“I live on an island just out of Helsinki, and the weather here is very present all the time. It’s in the sea, the sky, the colors, and the atmosphere,” says Finnish designer, printmaker, and illustrator Aino-Maija Metsola, whose ink, marker, and gouache illustrations change like the weather—at times they look foggy, at other times clear. The dramatic climate has obviously rubbed off on her.
Using a water color case that she’s had since age 14, Metsola depicts her natural surroundings on textiles, book covers, and postcards. “I love how with watercolor you have to be very present and you can never plan that much, the end result is always a surprise.”
Take her pattern designs for Marimekko in 2012, a line of “Weather Diary” textiles that recorded all the changes in atmosphere she observed on the island over the course of a year.
Observing her surroundings and creating work in the moment means Metsola’s designs are a kind of visual stream of consciousness. So it’s apt that she’s just designed six new paperback book covers for Virginia Woolf novels (to be released by Vintage Classics on October 6, 2016).
“Painting with water color enabled me to create pictures that suit Woolf’s fluid writing,” says Metsola. “I was interested in making pictures with strong, possibly mysterious atmospheres, pictures that captivate the viewer, but not in an obvious way.” The cover for Mrs. Dalloway abstractly draws from the flowers arranged by the protagonist; The Waves from the rhythms of Woolf’s words; and on the cover of The Years, shapes flow by like passing time.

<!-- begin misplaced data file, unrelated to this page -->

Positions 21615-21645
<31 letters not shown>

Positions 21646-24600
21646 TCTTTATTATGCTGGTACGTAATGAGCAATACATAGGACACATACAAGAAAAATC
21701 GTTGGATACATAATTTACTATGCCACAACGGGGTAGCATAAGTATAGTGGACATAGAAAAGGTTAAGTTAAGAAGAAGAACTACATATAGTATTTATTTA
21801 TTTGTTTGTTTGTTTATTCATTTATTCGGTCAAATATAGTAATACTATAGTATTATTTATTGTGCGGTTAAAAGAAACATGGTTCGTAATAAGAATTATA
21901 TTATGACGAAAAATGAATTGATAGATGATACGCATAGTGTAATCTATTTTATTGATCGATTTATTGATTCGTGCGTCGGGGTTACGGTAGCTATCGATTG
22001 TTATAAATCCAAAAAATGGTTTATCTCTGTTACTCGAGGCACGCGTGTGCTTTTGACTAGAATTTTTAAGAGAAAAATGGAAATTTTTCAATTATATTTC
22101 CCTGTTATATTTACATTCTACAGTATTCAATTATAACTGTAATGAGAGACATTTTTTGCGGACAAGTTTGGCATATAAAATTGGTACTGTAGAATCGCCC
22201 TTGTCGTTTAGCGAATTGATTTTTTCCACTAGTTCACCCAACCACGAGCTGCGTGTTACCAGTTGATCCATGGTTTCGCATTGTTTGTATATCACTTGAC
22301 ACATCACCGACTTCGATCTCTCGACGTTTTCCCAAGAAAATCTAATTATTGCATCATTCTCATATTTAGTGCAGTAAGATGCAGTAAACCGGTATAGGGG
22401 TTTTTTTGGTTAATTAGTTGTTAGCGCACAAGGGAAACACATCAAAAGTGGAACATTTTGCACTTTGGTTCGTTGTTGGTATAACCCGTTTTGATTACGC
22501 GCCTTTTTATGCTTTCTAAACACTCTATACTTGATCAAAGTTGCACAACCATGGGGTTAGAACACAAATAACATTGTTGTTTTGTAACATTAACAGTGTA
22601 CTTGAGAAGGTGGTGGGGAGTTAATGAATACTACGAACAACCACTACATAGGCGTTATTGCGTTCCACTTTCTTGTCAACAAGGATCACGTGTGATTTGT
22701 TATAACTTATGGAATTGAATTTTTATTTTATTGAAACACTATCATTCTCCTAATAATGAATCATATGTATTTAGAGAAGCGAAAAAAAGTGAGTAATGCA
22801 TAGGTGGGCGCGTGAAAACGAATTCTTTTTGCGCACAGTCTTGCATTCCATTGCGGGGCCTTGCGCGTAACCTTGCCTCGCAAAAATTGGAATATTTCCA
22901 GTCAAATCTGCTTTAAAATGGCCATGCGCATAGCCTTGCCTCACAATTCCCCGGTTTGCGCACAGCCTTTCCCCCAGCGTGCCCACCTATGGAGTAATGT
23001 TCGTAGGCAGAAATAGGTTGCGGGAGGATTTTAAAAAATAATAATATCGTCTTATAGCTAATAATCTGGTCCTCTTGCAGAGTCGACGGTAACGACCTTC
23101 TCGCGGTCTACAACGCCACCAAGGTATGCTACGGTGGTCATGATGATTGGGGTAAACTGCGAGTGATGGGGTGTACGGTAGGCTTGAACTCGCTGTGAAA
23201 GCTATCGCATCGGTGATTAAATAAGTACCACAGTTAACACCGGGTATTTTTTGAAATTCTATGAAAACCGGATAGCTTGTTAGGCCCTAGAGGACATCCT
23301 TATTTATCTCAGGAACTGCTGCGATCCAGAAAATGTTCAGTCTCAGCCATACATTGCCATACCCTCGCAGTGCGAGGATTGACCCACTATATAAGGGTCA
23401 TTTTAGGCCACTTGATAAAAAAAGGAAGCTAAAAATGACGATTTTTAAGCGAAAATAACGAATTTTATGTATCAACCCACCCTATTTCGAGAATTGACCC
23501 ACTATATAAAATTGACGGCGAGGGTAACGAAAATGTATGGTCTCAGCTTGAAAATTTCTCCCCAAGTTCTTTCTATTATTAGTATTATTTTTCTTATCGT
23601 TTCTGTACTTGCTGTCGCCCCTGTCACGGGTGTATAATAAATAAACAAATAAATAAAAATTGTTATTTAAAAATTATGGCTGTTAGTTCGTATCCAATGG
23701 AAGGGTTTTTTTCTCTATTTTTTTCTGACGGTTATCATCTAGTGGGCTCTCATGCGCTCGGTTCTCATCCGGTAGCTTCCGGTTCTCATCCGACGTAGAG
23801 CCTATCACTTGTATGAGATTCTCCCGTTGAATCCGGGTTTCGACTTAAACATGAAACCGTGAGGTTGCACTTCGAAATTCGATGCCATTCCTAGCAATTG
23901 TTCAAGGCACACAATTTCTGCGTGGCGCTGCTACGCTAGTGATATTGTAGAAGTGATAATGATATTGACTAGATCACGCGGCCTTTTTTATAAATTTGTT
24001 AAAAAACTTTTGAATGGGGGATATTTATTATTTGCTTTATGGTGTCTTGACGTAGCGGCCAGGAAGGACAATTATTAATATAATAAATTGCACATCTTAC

“For Orlando, I was thinking of the great oak tree that connects the main character to his/her roots while he/she changes, and evolves through the centuries,” Metsola explains. “For A Room of One’s Own, I painted abstract characters falling. I was thinking that they could symbolize text flowing freely without restriction, like rays of sun, or rain.”
It’s the cover image of To The Lighthouse that seems to strike closest to Metsola’s own world and way of thinking. Set on an island, most of the novel is written as thoughts and observations, and the illustrator seems to have brought her own stormy experience of island life to the design. Like Lily Briscoe, the discerning painter in the book, Metsola passes her eyes over the local scenes in front of her before “untying the knot in imagination” and putting brush to page.